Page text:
Tonight we finally get to spend the night in the new house. We are buried in boxes. I know we’ll get through it eventually, but it’s hard to get anything done. Just walking down the hallway, I’ll pass a box and feel compelled to open it and start putting stuff away – even though I was on task to do something completely different.
It is pretty cool to finally be HOME. The challenge with this house will be storage – the house itself is quite a bit smaller than our last and there’s just less storage space overall. It’s going to take some creativity to solve the problem. Especially since we’re minus an office ROOM. My new office is now basically a hallway. So no office closet or anything like that. To compensate, I put a book shelf in the hallway with me, and bought some pretty baskets that fit on the shelves to put stuff in. So when you walk down the hallway, instead of seeing a bunch of office supplies hanging out everywhere, you just see the pretty baskets on the shelves.
Our kitchen has a lot of available space, but to make the most use of it, we’ll have to get some roll out shelves. Wherever I can put a piece of furniture that can hold things, that’s what we’re doing. And of course, we’re continuing to junk as much stuff as possible.
But even with all the boxes everywhere… I’m still so glad we’re done.
Things have settled down from when I posted last. We got some resolution on some open and scary issues. With that resolution, we were able to make an offer on a really nice townhome, just outside of a really nice town (walking distance). Everyone has signed off on the paperwork, so now we just wait. It will be about a month or two before we can actually start moving in, but at least we know a home is definitely within our future.
Living here will not be easy – and we’ll be carefully watching every penny we spend. We’ll be living on a tighter budget than we ever had. That is pretty scary to me – but we’ll do what we have to do.
Anyway – the last time I posted, things were pretty much at their worst. So I felt I had to update. The next few weeks will still be hectic – I have work that has piled up while we’ve been busy with house stuff. And then there’s Thanksgiving – we’ll be visiting Sam’s family back in Massachusetts. And then right after that is Hanukkah… then Christmas… Then sometime then or shortly after we’ll start moving into the house… I’m glad we went to Hawaii when we did. It will be a long time before I can afford another trip like that – and while the rest of the chaos is going on, at least I know the place now and can go there in my mind when I need to escape. 😉
The last month has been a whirlwind. We’re in California now, but I’m not sure for how long. We made the decision to come here based on some things that have now apparently changed since we arrived. It’s a total mess. I hate to say it, but this was a horrible horrible mistake. It feels like a long series of events happened that were never meant to be. I’m praying that there will come a time very soon that we can get back on track, my kids can get back on track – and we can all live our lives with minimal damage from all of this – both financially and emotionally. I keep trying to find the bright side and at the moment it’s not real clear. Aside from my getting to spend some quality time with my parents for the next 6 months or so – that’s about the only good that I think will have come from this.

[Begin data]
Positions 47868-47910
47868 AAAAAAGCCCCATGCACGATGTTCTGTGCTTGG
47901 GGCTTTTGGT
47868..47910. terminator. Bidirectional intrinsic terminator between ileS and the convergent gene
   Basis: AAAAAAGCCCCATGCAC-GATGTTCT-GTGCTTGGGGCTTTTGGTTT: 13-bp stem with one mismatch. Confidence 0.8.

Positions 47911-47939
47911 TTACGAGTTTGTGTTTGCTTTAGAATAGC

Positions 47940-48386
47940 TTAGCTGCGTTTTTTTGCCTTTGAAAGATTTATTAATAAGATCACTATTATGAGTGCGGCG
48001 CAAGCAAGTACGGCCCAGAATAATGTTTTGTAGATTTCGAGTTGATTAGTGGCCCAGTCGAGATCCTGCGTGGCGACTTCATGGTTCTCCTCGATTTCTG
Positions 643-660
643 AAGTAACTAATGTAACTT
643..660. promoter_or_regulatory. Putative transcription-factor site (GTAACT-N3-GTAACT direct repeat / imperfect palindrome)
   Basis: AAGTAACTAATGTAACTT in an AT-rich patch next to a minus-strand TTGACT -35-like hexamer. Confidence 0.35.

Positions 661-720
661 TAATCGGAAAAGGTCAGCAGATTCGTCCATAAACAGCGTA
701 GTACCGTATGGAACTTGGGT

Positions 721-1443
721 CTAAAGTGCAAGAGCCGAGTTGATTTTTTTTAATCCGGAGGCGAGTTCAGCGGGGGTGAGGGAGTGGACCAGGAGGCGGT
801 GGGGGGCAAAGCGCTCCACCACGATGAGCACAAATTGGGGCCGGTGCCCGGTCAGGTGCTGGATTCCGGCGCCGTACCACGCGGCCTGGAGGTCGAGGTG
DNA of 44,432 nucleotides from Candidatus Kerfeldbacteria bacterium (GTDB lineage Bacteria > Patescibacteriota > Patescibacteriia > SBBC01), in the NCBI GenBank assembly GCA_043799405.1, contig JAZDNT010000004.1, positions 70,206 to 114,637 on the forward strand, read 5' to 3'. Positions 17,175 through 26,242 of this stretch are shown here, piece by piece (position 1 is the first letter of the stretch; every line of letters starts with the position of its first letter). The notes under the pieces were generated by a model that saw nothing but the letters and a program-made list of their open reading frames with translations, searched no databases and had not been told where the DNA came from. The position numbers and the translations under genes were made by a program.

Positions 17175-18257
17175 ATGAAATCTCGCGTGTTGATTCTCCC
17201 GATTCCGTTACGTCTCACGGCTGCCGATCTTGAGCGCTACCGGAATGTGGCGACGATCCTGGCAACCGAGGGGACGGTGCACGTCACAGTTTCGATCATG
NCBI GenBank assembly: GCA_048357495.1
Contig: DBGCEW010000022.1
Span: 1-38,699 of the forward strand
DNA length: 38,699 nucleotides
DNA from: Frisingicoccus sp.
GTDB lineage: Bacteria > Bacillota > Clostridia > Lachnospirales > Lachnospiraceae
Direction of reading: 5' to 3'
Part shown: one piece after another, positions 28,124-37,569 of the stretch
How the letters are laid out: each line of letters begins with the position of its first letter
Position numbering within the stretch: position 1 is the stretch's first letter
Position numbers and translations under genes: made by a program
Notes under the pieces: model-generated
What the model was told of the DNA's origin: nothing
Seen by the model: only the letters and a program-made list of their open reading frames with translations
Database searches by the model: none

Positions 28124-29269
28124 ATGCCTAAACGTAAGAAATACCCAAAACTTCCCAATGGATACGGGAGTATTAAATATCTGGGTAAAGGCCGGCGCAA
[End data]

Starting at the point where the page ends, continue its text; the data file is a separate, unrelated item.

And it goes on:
We may still yet be headed to Portland, OR. I’m not sure. Our lives are completely up in the air, but I’m done destroying my kids academic year. We won’t make any more changes in their lives until the end of the school year. Then I’ll work on righting the wrongs. Until then we have to live with the mess we made.
This time next week, I will have started an entirely new phase in my life. At least that’s the way it feels. Everything will be different than it was before. I’m definitely ready for some “different.”
When we moved here about 5-1/2 years ago, I always knew this was a temporary arrangement. I never intended to stay in Utah forever. When people asked me what I thought about living here, my canned response was “It works for us for now.” Over the past year, it’s been more and more clear that it was working less and less for us on so many levels.
I am not a very religious person, and I don’t believe in “God” per se, but the way things have been going, I feel that what we are doing is following a path that “something” laid out for us. Everything has fallen into place, like it was always meant to be. Like it was planned out that way long before the thoughts came to me. It’s a weird fence to be sitting on when I really don’t “believe.” Either way, I’m just following the road as it goes along. The decisions were tough because of the doubt, but once they were made, everything came together.
I’ve been looking at houses out there, and I’ve found a few things that were close to what I would like, but not perfect. This of course makes me question everything, and lets doubt creep in – but I’m also trying to hold onto the belief that this is all happening exactly as it is supposed to and no matter how much I worry about it – it makes no difference. It will all fall into place at just the right time, and not a moment before. It’s true – if the perfect house came on the market now, it would not be good – because we are not there yet, and can not buy it. So I have this crazy hope that just when I need the house, it will be there. And that may be the first day we get there, or it may be a few months from now. But we won’t be “homeless” forever.